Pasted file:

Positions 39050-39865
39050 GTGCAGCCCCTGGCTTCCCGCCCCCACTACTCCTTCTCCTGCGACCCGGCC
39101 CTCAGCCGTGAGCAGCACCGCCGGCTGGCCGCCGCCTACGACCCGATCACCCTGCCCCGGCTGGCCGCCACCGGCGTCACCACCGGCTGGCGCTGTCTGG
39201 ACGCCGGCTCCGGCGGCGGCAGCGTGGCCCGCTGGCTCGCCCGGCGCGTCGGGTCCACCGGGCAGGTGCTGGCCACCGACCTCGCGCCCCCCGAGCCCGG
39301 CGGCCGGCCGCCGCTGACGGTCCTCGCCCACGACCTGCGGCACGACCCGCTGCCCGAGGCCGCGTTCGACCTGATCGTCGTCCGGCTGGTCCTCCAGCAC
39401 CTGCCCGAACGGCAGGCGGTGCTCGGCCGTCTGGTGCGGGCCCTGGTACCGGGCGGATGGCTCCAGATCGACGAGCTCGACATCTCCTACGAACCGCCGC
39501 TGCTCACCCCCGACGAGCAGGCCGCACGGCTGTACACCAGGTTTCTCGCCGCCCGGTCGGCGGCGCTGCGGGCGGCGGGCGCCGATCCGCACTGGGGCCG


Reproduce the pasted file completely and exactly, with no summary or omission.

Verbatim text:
Positions 39050-39865
39050 GTGCAGCCCCTGGCTTCCCGCCCCCACTACTCCTTCTCCTGCGACCCGGCC
39101 CTCAGCCGTGAGCAGCACCGCCGGCTGGCCGCCGCCTACGACCCGATCACCCTGCCCCGGCTGGCCGCCACCGGCGTCACCACCGGCTGGCGCTGTCTGG
39201 ACGCCGGCTCCGGCGGCGGCAGCGTGGCCCGCTGGCTCGCCCGGCGCGTCGGGTCCACCGGGCAGGTGCTGGCCACCGACCTCGCGCCCCCCGAGCCCGG
39301 CGGCCGGCCGCCGCTGACGGTCCTCGCCCACGACCTGCGGCACGACCCGCTGCCCGAGGCCGCGTTCGACCTGATCGTCGTCCGGCTGGTCCTCCAGCAC
39401 CTGCCCGAACGGCAGGCGGTGCTCGGCCGTCTGGTGCGGGCCCTGGTACCGGGCGGATGGCTCCAGATCGACGAGCTCGACATCTCCTACGAACCGCCGC
39501 TGCTCACCCCCGACGAGCAGGCCGCACGGCTGTACACCAGGTTTCTCGCCGCCCGGTCGGCGGCGCTGCGGGCGGCGGGCGCCGATCCGCACTGGGGCCG